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Computer Time Synchronization
A Beginner's Guide to Network Time Protocol (NTP)

Warning! This page contains obsolete information.

What NTP Does and How It Works

Before getting to the mechanics of setting an NTP server up, it's necessary to provide an explanation of how NTP works. This is going to be very basic; if you want the details go to the official site. The Executive Summary gives background on the protocol and the Notes on Configuring NTP and Setting up a NTP Subnet explains how NTP works and gives details on server organization and interrelationships. The Executive Summary is heavy reading with subheadings like "Computer Clock Modelling and Error Analysis", "Correctness Principles" and "Data Grooming Algorithms."

The reorganized NTP site includes a new Official NTP Documentation page.

NTP is based on a multi tiered system where each layer is called a stratum. Servers at each level peer with each other and provide time services to lower levels. Servers at the top or in stratum 1 are directly connected to atomic clocks or radio based time receivers. By compensating for their distance from the authoritative time sources these, receivers provide highly accurate time services to stratum 1 servers.

Because clocks can fail like any hardware, stratum 1 servers peer with other stratum 1 servers. NTP assumes that there is a correct time value and that by using multiple sources, unreasonable values can and should be discarded. This is not simple or weighted averaging like UNIX's timed provides. If their clock diverges from the times provided by the peers by more than the reasonable amount, stratum 1 servers will stop using their own clock. There are approximately 100 public and semi public stratum 1 servers.

Below stratum 1, NTP servers are supposed to obtain time from servers above them as well as at their own level (stratum). The configuration instructions say that each top level server within a specific domain should be a client to at least two servers at the level directly above it and peer with all the other servers in their own domain at their same level as well as at least one other outside peer on the same level. The client servers receive time from but never provide time to the servers at the next higher stratum. Peers receive time from and provide it to other peers. There should be at least three coordinated top level servers in each domain so each network should communicate with at least 6 outside servers at the next higher (numerically lower) stratum and at least 3 outside peers in the same stratum.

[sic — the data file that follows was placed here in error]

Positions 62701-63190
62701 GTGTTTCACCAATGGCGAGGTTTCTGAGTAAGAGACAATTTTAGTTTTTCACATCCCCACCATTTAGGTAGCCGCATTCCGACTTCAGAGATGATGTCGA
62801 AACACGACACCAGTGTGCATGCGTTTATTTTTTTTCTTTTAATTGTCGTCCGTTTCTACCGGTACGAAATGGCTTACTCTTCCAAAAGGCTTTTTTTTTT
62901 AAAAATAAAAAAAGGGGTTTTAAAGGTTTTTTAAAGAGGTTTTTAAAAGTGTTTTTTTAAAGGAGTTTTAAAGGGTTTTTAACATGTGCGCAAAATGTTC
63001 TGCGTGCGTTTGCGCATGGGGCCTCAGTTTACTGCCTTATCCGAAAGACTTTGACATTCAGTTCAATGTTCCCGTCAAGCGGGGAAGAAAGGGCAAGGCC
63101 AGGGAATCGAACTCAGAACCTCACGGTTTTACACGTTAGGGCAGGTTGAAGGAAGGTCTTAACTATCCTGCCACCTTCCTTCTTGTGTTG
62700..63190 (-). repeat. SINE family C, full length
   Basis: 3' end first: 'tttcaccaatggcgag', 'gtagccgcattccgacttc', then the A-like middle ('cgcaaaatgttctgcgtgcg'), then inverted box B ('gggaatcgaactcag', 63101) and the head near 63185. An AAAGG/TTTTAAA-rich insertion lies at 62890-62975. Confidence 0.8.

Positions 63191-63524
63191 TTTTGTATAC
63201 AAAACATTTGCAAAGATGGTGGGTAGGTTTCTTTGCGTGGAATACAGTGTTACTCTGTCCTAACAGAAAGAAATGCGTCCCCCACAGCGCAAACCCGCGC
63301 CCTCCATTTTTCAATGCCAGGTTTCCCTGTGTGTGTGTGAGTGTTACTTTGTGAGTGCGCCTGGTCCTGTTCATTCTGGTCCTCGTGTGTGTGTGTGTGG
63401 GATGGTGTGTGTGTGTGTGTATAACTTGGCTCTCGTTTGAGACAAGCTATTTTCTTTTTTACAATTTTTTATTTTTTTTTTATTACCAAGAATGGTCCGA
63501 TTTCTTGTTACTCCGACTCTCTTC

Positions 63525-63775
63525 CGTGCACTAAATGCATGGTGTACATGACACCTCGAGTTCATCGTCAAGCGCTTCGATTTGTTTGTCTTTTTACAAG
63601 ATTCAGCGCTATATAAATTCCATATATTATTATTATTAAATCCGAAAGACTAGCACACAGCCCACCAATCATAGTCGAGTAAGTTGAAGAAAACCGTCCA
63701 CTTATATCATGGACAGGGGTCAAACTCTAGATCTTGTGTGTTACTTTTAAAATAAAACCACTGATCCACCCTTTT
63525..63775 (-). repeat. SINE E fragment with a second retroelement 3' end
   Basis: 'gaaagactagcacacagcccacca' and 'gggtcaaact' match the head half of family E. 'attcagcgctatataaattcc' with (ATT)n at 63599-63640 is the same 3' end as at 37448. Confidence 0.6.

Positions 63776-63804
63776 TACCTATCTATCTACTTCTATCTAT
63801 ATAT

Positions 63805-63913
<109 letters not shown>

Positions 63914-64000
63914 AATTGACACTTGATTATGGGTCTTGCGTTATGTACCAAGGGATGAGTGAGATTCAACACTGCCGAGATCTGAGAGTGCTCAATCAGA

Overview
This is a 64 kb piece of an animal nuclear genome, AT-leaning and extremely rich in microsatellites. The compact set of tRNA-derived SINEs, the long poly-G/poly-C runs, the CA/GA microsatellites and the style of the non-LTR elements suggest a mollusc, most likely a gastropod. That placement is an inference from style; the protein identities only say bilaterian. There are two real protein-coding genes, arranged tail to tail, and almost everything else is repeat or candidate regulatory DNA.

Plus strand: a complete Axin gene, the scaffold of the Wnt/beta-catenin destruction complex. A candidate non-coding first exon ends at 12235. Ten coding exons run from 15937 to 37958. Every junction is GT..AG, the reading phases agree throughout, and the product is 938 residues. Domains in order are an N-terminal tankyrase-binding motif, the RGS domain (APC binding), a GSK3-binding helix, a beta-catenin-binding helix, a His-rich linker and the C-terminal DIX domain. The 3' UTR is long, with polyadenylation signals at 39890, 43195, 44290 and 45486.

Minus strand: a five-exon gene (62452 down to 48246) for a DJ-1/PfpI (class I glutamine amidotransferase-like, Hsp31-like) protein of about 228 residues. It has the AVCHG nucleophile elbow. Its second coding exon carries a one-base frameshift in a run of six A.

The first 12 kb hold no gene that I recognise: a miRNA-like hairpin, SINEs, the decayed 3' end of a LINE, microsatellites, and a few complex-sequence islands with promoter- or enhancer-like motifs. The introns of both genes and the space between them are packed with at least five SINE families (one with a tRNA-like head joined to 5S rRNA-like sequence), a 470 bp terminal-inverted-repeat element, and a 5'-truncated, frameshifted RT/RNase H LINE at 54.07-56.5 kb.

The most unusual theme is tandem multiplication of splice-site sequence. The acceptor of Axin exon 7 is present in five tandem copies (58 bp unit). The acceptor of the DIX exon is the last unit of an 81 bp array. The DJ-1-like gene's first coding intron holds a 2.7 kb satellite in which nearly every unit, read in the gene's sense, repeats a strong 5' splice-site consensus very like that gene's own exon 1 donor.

There are somewhat more than 100 public stratum 2 NTP servers. See Public NTP Time Servers for the rules for accessing these servers and the lists of public NTP servers. Because of the load placed on stratum 1 servers, only NTP servers providing time services to more than a hundred clients should connect directly to stratum 1 servers. Individual computers and small LANs should use the public stratum 2 servers provided in the list.

When acting as a client and obtaining time from another NTP server, the NTP server measures the total time it takes to get a response. It assumes that the network delay is one half the total and calculates the offset (amount to adjust the local clock) based on this. Because of variable network conditions the actual delay may be different on the two legs of the trip. By talking to several servers, it should get a fairly tight clustering of valid times and discard the times that are clearly off because the return leg was much longer or shorter than the outgoing leg or for other reasons.

When the NTP server is first run on a computer, it is very active in talking to the servers from which it obtains its time so it can determine the network delay and a reasonable starting offset. It also starts to calculate the local computer's drift (the amount by which the clock is fast or slow). After the drift is calculated the normal behavior is to save it in an ntp.drift file so that following computer or server restarts it doesn't need to repeat all the work it does the first time it runs. The Quick Start page gives details of what an NTP server does when it first starts.

The first time an NTP server runs, after calculating the offset, it typically makes a single large time adjustment. Since this could result in moving the clock back by a significant amount which might cause problems for some applications, the large adjustment can be prevented with a command line argument. Not using the large adjustment may result in the NTP server taking a very long time to adjust the computer's time to a correct value. After the large adjustment is made or if it's not allowed, the NTP server makes a series of very small clock adjustments.

The NTP server calculates the local computer's drift and uses this to continuously adjust the clock to compensate for the drift. It also adjusts the drift calculation as necessary. As long as the NTP server is running (up to a point), the computer gets an increasingly accurate clock. Since it only slowly adjusts the time based on multiple outside sources, over time each computer running an NTP server should have a clock that gets closer to actual Coordinated Universal Time (UTC) which is NTP's goal. If an NTP server has several sources, it's less likely to be pushed away from the correct time by problems on a single server that it synchronizes with. Once NTP has been running for a while and as long as it remains running, a computer should be able to maintain accurate time for hours or longer if it's cut off from it's time sources.

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